August 2, 2014
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Israeli Prime Minister Benjamin Netanyahu didn't mince words in a phone call with U.S. Ambassador to Israel Dan Shapiro on Friday.

Netanyahu reportedly warned Shapiro that President Barack Obama and his administration was "not to ever second-guess me again," according to sources that spoke on condition of anonymity with The Associated Press.

The phone call came hours after a proposed ceasefire in Gaza quickly crumbled, with one Israeli soldier reportedly taken hostage and two more killed during an attack. While the Obama administration did not blame the abduction on Hamas, officials did say they hold the group responsible for events occurring in the Gaza Strip. Netanyahu told Shapiro he "expected" the U.S., along with the U.N. and other international groups, to help him moving forward with a "strong and swift response," because he knows best how to handle Hamas. Sarah Eberspacher

3:15 p.m. ET
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Up until this point in the election, long-shot candidate Martin O'Malley had more congressional backers than Bernie Sanders — and O'Malley only has one endorsement. But now, the two are about to be neck-and-neck in terms of congressional support. The Los Angeles Times broke the news Wednesday that one member of Congress is planning to back the Vermont senator in the Democratic presidential race: Arizona Rep. Raul Grijalva.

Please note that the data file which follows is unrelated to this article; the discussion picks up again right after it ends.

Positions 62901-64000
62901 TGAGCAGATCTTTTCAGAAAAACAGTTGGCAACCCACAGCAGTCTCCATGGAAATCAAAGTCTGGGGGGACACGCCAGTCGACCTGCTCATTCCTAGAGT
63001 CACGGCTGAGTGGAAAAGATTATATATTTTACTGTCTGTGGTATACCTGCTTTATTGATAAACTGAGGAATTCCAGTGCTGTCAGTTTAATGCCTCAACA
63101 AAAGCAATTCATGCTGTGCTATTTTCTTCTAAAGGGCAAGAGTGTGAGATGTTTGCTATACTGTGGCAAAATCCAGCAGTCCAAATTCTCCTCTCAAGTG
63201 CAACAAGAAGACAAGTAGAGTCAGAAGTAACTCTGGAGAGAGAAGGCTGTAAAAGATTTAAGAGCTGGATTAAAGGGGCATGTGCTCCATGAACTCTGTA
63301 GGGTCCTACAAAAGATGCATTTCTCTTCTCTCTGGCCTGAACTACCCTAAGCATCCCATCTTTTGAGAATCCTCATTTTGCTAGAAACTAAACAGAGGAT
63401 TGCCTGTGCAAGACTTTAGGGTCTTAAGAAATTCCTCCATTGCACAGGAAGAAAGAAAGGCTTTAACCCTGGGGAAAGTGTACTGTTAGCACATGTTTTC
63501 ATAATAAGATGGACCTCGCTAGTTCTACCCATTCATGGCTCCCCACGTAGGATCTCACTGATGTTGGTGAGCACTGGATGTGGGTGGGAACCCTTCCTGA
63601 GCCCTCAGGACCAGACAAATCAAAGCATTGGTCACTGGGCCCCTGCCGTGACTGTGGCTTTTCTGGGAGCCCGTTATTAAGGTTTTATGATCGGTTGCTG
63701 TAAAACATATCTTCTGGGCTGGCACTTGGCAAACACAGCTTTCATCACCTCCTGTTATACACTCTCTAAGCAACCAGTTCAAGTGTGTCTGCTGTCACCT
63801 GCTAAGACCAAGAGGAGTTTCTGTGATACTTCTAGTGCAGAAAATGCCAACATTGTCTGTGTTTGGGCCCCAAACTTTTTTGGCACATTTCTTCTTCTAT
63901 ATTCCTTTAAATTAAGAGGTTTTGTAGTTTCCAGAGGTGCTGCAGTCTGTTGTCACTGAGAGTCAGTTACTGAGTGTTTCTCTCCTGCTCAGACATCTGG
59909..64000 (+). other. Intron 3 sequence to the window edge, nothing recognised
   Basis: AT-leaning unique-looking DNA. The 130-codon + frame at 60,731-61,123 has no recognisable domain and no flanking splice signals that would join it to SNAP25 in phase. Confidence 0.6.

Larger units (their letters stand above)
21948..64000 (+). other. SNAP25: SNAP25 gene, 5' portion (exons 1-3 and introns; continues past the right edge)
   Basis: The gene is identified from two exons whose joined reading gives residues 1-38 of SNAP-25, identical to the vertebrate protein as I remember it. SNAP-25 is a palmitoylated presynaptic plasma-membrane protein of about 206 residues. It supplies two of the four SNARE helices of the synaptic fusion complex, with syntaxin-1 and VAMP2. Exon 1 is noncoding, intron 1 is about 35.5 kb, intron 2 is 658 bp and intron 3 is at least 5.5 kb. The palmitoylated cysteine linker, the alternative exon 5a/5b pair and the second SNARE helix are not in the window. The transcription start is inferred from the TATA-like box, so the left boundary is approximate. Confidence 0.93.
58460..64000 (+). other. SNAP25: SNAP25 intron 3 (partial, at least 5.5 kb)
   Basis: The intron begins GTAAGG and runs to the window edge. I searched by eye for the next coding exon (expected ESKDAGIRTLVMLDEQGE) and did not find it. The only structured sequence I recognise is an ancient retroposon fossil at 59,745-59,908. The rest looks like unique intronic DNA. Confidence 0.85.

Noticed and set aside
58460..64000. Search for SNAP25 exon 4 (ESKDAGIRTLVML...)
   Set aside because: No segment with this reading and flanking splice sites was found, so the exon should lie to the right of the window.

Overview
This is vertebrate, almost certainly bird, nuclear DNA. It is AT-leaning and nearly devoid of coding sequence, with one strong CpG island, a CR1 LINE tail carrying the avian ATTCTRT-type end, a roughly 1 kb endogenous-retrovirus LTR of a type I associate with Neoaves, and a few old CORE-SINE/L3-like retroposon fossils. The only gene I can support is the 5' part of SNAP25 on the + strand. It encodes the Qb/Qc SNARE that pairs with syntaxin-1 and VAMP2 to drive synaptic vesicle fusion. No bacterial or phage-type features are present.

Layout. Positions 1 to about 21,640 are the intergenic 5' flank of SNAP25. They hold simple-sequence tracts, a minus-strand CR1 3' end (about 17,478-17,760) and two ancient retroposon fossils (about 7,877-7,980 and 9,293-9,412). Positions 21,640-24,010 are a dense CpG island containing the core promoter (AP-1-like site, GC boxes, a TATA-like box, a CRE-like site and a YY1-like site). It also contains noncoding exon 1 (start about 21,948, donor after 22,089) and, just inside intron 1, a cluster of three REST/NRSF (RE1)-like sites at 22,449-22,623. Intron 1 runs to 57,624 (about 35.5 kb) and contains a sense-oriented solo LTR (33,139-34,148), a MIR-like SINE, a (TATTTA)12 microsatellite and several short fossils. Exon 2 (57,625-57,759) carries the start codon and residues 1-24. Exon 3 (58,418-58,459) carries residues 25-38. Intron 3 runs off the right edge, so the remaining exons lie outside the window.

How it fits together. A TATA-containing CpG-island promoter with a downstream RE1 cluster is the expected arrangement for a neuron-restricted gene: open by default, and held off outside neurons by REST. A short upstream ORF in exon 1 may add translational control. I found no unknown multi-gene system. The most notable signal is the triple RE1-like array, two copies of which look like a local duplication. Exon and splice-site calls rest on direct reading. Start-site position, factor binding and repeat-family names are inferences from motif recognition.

Despite the fact that Sanders has overtaken Hillary Clinton in polls of New Hampshire, this is Sanders' first endorsement from a sitting member of Congress. Still, Sanders has a long, long way to go before he could take the lead over Hillary in congressional support: FiveThirtyEight's endorsement tracker reports that Clinton is backed by "over 150 sitting senators, representatives, and governors." Becca Stanek

2:24 p.m. ET
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The new James Bond film is just around the corner, but if you've been a fan of Daniel Craig's 007, you'll want to savor these final few hours with him — because he never, ever wants to play Bond again. In an interview with Time Out London, the actor — who's been playing Bond for almost decade now since his debut in 2006's Casino Royale — stressed that this is absolutely it. When asked if he could imagine doing another movie, Craig was incredulous: "Now?" he said. "I'd rather break this glass and slash my wrists. No, not at the moment. Not at all. That's fine. I'm over it at the moment. We're done. All I want to do is move on."

Just in case you didn't get the picture:

Do you care who plays Bond after you?
Look, I don't give a f--k. Good luck to them! All I care about is that if I stop doing these things we've left it in a good place and people pick it up and make it better. Make it better, that's all.

You won’t be backseat-driving then?
Oh Christ, no. How f--king sad would that be? "Oh look, it's Daniel Craig, he's on set again!" No!

If an actor was offered Bond and came to you looking for advice, what would you say to him — or her?
Literally I'd say two things. Firstly, it's your decision. Don't listen to anybody else. Well, do listen to everybody, but you have to make the choice at the end of the day. It's your bed to lie on. And don't be s--t! Don’t be s--t. You've got to step up. People do not make movies like this any more. This is really rare now. So don't be s--t. [Time Out London]